The New York Court of Appeals held, the legislation permitting the development of Shea Stadium and related facilities on park land does not extend to development of retail businesses and other uses not related to a stadium. In Matter of Avella v. City of New York, the Court strictly construed the legislation permitting the stadium and found that the proposal, to construct a retail mall on the parking field that formerly held the stadium, would violate the public trust doctrine against alienation of parkland.
“Summarizing the longstanding history of the public trust doctrine in Friends of Van Cortlandt Park v City of New York, we explained that ‘our courts have time and again reaffirmed the principle that parkland is impressed with a public trust, requiring legislative approval before it can be alienated or used for an extended period for non-park purposes’ (95 NY2d 623, 630 ).”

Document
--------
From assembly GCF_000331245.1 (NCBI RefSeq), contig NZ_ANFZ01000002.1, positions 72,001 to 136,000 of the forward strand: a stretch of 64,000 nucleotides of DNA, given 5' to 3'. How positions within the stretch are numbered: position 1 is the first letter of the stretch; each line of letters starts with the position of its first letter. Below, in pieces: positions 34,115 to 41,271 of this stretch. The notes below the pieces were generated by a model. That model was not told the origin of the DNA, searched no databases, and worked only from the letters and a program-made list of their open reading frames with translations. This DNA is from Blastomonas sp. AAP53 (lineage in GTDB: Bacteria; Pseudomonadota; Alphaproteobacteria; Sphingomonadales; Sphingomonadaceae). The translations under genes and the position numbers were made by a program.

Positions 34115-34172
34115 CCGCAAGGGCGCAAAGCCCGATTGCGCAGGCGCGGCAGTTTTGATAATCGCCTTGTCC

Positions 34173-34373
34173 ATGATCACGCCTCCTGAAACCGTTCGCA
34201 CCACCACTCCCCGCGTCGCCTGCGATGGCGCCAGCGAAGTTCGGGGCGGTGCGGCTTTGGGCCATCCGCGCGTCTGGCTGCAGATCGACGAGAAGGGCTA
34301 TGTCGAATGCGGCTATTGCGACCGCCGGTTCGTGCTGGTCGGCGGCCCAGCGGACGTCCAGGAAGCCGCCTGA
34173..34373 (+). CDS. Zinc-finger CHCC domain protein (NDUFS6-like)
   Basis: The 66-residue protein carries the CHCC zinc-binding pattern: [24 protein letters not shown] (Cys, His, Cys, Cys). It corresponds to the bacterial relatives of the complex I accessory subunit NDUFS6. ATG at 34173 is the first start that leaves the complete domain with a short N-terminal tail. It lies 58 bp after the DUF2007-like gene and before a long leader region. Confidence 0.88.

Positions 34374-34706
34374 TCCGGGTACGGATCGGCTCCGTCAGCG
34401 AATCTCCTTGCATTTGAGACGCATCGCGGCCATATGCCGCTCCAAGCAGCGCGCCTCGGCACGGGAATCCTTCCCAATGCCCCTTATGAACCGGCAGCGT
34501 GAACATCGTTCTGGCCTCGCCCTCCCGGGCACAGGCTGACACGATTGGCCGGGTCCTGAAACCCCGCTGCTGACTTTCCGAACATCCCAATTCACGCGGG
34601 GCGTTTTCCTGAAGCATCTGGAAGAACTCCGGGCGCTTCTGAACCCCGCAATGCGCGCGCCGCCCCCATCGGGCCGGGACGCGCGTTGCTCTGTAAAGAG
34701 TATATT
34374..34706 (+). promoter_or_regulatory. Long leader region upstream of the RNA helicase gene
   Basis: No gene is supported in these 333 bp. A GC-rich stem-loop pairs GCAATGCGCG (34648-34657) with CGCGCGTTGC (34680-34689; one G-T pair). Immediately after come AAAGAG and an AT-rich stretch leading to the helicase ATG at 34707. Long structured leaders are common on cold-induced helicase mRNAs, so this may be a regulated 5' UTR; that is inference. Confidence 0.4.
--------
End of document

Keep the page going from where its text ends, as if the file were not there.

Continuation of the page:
The area of New York City known as Willets Point was found to be in need of redevelopment. As part of a redevelopment plan, the developer proposed construction of a large-scale retail complex on a part of the parkland, which it labeld Willets West. The theory was that “the creation of a retail and entertainment center at Willets West w[ould] spur a critical perception change of Willets Point, establishing a sense of place and making it a destination where people want to live, work, and visit.”